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Trauma-Informed Workplaces

A trauma-informed approach to supervision can make the difference when fostering healthy interactions in the workplace. In this article, we look at recognizing and understanding trauma-driven behavior, and fundamentals of trauma-informed approaches to communications and collaboration.

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What is trauma?

According to the Substance Abuse and Mental Health Services Administration (SAMHSA), trauma occurs when

  • a person experiences events or circumstances that are
  • physically or emotionally harmful or life threatening, and
  • cause a lasting impact to the person’s well-being.

Symptoms of trauma can be physical, cognitive (mental), emotional, and/or behavioral. These responses are described in more detail in the Washington State Department of Health’s COVID-19 Behavioral Health Group Impact Reference Guide. It’s important to note that adults not currently experiencing trauma may still be impacted by long-lasting trauma caused by adverse childhood experiences (ACEs).

A trauma-informed organizational culture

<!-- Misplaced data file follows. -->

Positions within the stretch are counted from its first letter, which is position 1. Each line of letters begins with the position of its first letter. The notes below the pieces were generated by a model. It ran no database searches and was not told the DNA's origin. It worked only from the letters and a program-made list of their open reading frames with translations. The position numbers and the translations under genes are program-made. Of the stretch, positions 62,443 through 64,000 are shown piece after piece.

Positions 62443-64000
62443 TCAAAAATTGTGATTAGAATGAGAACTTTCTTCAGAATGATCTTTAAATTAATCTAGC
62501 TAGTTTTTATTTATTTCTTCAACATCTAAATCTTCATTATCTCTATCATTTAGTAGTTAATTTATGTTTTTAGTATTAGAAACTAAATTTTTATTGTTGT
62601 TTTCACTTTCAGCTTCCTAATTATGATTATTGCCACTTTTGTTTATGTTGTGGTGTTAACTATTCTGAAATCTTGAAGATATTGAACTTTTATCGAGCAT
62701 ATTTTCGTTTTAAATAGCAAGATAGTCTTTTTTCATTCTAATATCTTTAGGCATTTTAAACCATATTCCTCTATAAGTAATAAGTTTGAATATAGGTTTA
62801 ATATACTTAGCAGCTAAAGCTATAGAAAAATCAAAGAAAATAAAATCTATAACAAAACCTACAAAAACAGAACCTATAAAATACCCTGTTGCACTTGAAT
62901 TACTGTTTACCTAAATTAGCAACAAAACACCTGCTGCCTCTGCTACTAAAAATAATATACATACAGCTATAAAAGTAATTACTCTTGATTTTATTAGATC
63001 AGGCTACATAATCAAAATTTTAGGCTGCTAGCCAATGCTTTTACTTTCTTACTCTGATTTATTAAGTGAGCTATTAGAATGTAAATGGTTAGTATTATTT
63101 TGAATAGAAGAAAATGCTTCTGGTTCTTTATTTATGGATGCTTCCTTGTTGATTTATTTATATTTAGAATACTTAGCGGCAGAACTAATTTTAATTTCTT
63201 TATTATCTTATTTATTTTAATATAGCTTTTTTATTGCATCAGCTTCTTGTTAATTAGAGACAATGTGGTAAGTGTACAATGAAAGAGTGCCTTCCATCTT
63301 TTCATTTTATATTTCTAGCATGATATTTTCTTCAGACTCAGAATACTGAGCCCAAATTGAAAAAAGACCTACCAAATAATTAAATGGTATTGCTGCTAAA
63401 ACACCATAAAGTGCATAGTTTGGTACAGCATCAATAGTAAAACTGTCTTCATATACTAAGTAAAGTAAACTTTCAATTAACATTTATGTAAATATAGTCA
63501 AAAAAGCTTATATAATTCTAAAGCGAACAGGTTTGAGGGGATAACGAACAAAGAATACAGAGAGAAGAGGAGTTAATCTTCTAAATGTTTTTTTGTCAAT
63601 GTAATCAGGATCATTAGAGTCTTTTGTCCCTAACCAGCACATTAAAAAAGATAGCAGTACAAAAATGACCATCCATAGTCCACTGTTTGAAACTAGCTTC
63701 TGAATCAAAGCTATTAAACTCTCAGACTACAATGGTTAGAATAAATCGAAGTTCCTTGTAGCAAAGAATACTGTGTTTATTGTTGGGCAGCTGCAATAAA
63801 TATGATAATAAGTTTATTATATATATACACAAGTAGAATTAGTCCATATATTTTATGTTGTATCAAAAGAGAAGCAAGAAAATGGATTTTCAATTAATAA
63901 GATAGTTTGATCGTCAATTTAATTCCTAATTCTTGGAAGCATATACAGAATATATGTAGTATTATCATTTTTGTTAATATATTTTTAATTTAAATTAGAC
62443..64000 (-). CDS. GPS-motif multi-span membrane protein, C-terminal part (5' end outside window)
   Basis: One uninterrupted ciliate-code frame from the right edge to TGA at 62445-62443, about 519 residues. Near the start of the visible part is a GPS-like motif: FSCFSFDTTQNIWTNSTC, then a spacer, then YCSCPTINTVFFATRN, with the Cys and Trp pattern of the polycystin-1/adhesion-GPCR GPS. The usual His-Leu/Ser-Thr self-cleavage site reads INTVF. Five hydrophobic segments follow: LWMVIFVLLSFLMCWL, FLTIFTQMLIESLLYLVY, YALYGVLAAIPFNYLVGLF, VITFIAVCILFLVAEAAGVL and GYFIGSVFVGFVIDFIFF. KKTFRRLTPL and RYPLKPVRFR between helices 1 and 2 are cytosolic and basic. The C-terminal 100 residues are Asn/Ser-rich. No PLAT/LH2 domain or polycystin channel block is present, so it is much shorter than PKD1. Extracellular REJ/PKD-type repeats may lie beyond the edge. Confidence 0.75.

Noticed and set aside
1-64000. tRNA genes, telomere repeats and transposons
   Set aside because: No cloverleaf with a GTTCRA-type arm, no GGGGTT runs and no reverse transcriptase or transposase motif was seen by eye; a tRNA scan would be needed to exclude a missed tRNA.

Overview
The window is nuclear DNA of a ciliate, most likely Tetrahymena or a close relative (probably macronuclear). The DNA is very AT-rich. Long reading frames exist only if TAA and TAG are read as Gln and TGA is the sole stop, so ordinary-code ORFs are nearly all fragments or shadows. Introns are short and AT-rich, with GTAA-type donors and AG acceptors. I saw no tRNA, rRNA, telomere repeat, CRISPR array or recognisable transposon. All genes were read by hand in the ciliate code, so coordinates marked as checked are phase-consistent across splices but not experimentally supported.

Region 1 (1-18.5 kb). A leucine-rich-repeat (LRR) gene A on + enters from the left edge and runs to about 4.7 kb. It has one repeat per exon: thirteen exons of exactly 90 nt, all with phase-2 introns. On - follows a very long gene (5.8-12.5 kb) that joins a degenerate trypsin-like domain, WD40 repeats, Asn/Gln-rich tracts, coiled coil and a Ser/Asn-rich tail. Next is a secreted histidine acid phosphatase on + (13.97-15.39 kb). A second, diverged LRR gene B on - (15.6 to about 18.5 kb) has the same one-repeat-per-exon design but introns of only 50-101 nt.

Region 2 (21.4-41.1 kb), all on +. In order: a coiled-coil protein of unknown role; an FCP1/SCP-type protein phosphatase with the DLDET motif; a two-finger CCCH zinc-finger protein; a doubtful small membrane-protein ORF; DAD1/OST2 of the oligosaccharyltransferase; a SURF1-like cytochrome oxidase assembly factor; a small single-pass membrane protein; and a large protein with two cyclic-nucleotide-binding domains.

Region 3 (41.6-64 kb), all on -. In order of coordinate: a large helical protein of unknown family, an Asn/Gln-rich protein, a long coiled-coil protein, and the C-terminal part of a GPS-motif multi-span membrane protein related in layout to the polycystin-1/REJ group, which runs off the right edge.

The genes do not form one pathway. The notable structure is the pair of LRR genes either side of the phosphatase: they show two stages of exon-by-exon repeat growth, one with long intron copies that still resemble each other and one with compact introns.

Writing for the Harvard Business Review, Katharine Manning describes a trauma-informed organization as “one that operates with an understanding of trauma and its negative effects on the organization’s employees and the communities it serves and works to mitigate those effects.”

SAMHSA has identified four assumptions necessary for a trauma-informed organization.

1. Realization of the widespread impact of trauma and understanding of potential paths for recovery.

In a trauma-informed culture, people’s behavior is understood as coping strategies designed to survive adversity. Berkeley’s Greater Good Magazine offers the following tips for developing realization:

  • Provide educational webinars.
  • Add discussion items to leadership meetings.
  • Make clear the organization’s stance on employee support, and back it up with action.

2. Recognition of the signs and symptoms of trauma in clients, families, staff, and others.

Missed deadlines. Tense relationships with coworkers. Blame and shame. Errors. Are these performance issues? Or are they signs of stress or trauma? A trauma-informed approach will address these issues quite differently than a corrective approach. It shifts the focus from “What’s wrong with you?” to “What happened to you?”

3. Response — fully integrating knowledge about trauma into policies, procedures, and practices.

A trauma-informed managerial response to workplace interactions has several components:

  • Set aside your own reaction to the behavior.
  • Express concern with a focus on observable behavior.